How the Murder of an '80s Sitcom Star Led to Groundbreaking New Laws
Rebecca Schaeffer was killed by an obsessed fan who'd be stalking her for years.
The 1989 murder of Rebecca Schaeffer shook Hollywood and the nation. A rising star, the 21-year-old had become known for her breakout role opposite Pam Dawber (Mork & Mindy) in the sitcom My Sister Sam, which aired from 1986 to 1988. Following the sitcom's end, Schaeffer had moved on to a burgeoning film career and was reportedly in the running for the lead in Pretty Woman and had a meeting with director Francis Ford Coppola scheduled when she lost her life in a senseless act of violence. In addition to drawing new attention to the threats faced by the famous, her death also led to groundbreaking new legislation that would protect both celebrities and ordinary people from the dangerously obsessed. Read on to learn more.
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A fan stalked her for more than two years.
In 1986, Robert John Bardo, then an Arizona high schooler, became obsessed with Schaeffer after seeing her in a television promo for My Sister Sam, according to ABC News. The teenager tried to make contact with the actor for more than two years, sending her long fan letters, many of which were intercepted by the young actor's handlers so that she would not feel scared. In June 1987, he appeared at the Warner Bros. studio where My Sister Sam filmed, insistent on meeting the actor and presenting her with a stuffed teddy bear he had brought. As reported by the Los Angeles Times, after being turned away once, he returned—this time with a knife. A security officer took him back to his office, told him a meeting would not be happening, and drove him back to his motel, telling him it was time to return to Arizona.
He was able to find out where she lived.
That wouldn't be the end of the obsession, however. In psychiatric interviews following his arrest (via UPI), Bardo described walking the streets of Hollywood Hills in search of residences that matched the description Schaeffer had given in a Seventeen interview. Unsuccessful, he ultimately hired a private investigator who was able to find Schaeffer's address by paying four dollars to look it up at the Department of Motor Vehicles. Bardo later said he was inspired by reading how another obsessed fan, the man convicted of the near-fatal stabbing of Raging Bull actor Theresa Saldana in 1982, had obtained his victim's address with the help of a private investigator.
Schaeffer was killed on her doorstep in 1989.
In June of 1989, Bardo reportedly became enraged after seeing Schaeffer lying in bed with a man in a brief scene in the film Scenes from the Class Struggle in Beverly Hills. According to the John Douglas book Obsession, he then pursued his sick retribution with focus. "In Arizona, you had to be twenty-one to purchase a firearm, so Bardo got an older brother to buy one for him," Douglas wrote. "He wanted to make sure his attempt wasn't a failure, so he got hollow-point cartridges, designed to expand as they penetrate."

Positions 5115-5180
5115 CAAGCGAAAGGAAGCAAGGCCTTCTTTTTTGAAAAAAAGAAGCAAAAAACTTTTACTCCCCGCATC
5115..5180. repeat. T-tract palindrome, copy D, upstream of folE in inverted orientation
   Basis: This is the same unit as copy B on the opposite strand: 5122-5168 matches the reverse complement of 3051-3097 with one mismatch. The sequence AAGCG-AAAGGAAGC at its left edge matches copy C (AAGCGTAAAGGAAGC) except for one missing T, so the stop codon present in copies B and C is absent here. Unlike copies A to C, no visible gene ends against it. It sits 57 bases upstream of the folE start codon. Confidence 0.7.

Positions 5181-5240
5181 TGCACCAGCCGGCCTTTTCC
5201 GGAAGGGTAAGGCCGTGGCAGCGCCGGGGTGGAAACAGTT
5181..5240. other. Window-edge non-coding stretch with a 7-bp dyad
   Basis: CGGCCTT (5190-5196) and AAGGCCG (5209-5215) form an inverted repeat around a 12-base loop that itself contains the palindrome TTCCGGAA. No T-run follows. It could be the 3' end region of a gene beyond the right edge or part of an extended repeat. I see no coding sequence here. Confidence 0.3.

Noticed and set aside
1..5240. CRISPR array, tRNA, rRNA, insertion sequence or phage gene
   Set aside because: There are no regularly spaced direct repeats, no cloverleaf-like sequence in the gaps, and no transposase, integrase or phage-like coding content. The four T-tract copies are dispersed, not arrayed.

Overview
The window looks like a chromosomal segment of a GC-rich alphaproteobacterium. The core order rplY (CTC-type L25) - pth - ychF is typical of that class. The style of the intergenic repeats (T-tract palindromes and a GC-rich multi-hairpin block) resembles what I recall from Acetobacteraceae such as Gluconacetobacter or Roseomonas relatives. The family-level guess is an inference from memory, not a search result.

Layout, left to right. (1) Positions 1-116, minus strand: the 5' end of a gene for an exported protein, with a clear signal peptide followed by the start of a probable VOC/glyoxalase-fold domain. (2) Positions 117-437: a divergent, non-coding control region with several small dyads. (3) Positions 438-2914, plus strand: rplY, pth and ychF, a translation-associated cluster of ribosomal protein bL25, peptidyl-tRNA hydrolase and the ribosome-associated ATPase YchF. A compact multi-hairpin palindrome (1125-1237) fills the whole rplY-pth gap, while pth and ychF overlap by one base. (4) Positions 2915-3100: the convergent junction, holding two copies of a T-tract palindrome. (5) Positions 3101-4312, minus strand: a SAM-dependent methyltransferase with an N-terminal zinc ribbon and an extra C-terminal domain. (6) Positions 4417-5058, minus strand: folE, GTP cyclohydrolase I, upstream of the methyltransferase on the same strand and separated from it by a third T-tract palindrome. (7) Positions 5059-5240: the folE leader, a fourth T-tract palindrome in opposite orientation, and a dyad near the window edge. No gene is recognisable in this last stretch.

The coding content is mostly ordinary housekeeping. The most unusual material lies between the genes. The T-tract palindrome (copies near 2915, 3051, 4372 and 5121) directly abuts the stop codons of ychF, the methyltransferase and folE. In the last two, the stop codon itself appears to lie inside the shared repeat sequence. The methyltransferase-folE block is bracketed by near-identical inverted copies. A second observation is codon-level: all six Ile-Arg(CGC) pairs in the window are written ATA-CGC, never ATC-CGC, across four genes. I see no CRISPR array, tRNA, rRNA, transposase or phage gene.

On the morning of July 18, 1989, after traveling almost 500 miles, he arrived at the doorstep of her Hollywood home thanks to the address he had obtained from the investigator. Schaeffer, who had been awaiting courier delivery of The Godfather Part III script for an audition, answered the door. The killer told her he was her biggest fan and left after she excused herself. However, after eating breakfast at a nearby diner, he soon returned. When she opened the door this time, Bardo pulled out his gun and shot her in the chest. Although Schaeffer was rushed to Cedars-Sinai Medical Center, she was sadly pronounced dead soon after her arrival. She was 21 years old.
Bardo was convicted of murder in 1991 and sentenced to life in prison. Now 52, he's serving out his sentence in California.
Schaeffer's death sparked a string of anti-stalking laws and privacy legislation.
Prior to Schaeffer's death, there were no anti-stalking laws in the United States. Her murder sent shockwaves through Hollywood, raised nationwide awareness of stalking and the extremes it could go to, and helped galvanize a movement to protect both famous and regular people from stalkers. The Los Angeles Police Department soon went on to create a unit devoted to stalking cases. Inspired by Schaeffer's death as well as those of four other young women who had been killed despite having restraining orders, California passed its first anti-stalking law in 1990, giving police greater freedom to intervene in stalking cases. The law was revised in 1994 as California Penal Code 646.9, which makes it illegal to follow, harass, or threaten someone with the intent of causing them emotional distress. In the next three years, 30 more states would follow suit, and today there are anti-stalking laws in every state. In 1994, the Driver's Privacy Protection Act, which prevents the DMV from releasing private addresses, was enacted and Congress enacted the first federal stalking law in 1996.